|Protecting the assets of unmarried
LLC for investment property,
Unmarried couples may want to consider putting ownership of income
property into a limited liability company. An LLC offers protection
from liability. If one party gets personally sued, the property
cannot be taken away. Rosenthal reports that in a dispute, the only
thing a creditor could do is go after the interest of received distributions
from the LLC if, and only if, the LLC declares a dividend.
In addition, each owner will receive
his or her usual share of tax breaks, such as deductions for mortgage
interest and real estate taxes, as well as capital gains exclusions.
The LLC, as the owner of the property, receives the tax exemptions,
but passes it through to its owners.
When couples come to Pekala and tell her that they
want to go into business together, she asks them, "What's your
idea? Let's talk about it." During this conversation, she often
notices that one party starts talking, and the other doesn't agree
with what is being said. "It's human nature that everybody
has their own opinion, and everybody has their own assumptions about
the best way to do something," she says.
"Whether you have a corporation, partnership
or an LLC, there should be a written agreement. In the event of
a corporation, it's called a shareholder agreement. Participants
in a partnership may opt for a partnership agreement, although it
is not legally required. There is a disadvantage to a partnership,
namely, the risk of both parties losing their home and/or savings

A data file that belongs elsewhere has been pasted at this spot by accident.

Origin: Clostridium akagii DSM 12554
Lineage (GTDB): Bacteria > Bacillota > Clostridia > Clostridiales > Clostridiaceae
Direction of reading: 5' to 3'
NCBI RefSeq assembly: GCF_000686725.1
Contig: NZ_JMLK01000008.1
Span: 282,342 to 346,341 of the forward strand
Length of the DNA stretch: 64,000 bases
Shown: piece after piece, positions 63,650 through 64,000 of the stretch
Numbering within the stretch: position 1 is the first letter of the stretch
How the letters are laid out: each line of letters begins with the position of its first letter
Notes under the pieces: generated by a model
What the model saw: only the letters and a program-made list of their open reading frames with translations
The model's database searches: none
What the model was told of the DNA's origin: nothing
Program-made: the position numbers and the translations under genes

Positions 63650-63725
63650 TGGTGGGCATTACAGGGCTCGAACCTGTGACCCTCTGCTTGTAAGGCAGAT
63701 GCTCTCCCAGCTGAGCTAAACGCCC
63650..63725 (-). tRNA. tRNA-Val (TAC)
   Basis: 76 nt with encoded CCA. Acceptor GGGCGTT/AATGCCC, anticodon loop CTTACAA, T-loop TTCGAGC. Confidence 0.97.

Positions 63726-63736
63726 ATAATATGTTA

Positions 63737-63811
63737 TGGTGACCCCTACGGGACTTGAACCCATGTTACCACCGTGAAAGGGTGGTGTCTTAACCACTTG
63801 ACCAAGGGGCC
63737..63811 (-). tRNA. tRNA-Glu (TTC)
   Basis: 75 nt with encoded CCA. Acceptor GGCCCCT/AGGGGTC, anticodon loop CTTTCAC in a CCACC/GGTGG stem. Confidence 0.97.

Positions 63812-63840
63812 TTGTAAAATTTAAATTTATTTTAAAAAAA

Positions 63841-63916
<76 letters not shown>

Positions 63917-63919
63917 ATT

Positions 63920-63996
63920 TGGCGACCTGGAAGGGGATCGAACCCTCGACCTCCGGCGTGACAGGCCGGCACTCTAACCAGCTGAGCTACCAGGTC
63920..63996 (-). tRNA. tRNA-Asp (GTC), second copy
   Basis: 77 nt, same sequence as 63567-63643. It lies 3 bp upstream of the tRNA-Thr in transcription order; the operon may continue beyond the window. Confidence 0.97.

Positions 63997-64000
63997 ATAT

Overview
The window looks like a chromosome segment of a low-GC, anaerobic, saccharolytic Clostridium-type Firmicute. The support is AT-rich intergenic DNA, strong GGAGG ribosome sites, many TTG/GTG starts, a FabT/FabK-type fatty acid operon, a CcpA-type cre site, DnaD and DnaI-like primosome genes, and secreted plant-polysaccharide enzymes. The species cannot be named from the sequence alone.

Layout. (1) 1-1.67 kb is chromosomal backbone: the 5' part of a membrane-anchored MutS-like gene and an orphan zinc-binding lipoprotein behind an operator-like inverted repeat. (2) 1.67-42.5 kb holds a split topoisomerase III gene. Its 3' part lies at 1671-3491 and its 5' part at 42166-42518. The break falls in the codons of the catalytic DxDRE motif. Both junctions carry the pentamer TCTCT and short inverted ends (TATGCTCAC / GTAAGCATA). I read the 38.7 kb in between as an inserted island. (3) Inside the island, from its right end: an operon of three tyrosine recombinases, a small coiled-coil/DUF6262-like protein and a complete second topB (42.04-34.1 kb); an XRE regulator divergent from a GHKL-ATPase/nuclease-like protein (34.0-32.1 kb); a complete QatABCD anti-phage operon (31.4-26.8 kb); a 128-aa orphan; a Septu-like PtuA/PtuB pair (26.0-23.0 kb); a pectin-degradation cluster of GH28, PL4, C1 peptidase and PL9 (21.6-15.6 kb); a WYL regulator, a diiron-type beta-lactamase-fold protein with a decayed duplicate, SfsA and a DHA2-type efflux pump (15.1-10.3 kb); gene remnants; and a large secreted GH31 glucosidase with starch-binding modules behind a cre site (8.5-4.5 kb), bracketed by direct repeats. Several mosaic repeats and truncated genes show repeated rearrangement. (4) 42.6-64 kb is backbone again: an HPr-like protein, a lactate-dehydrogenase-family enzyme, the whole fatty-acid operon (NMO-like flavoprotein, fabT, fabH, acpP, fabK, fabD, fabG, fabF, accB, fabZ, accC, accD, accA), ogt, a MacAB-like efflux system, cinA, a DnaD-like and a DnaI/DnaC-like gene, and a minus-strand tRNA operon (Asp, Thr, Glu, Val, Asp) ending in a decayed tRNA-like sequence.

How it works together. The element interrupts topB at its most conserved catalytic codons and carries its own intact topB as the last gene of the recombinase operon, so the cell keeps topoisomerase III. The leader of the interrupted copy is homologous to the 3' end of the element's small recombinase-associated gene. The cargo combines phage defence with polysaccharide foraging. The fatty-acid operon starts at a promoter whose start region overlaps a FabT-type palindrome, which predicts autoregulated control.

accounts if they are sued. Owners of a corporation or LLC do not
carry this risk."
Pekala is also a fan of the LLC, which is the combination
of a partnership and a corporation, though, she says, the S corporation
is "very frequently used as the legal structure for unmarried
couples who have a business." Both the S corporation and the
LLC provide liability protection as well as tax advantages, she
says. For both business structures, owners will avoid double taxation,
which involves paying tax on corporate profits, then paying taxes
on them again when the profits are distributed to the owners.
While making property-purchase or business-structure
decisions can be complicated for everyone involved, laws are in
place to protect married couples in the event of a split. Since
unwed couples are more vulnerable, it behooves them to take measures
to protect their own interests before getting entangled in financial
or business ventures.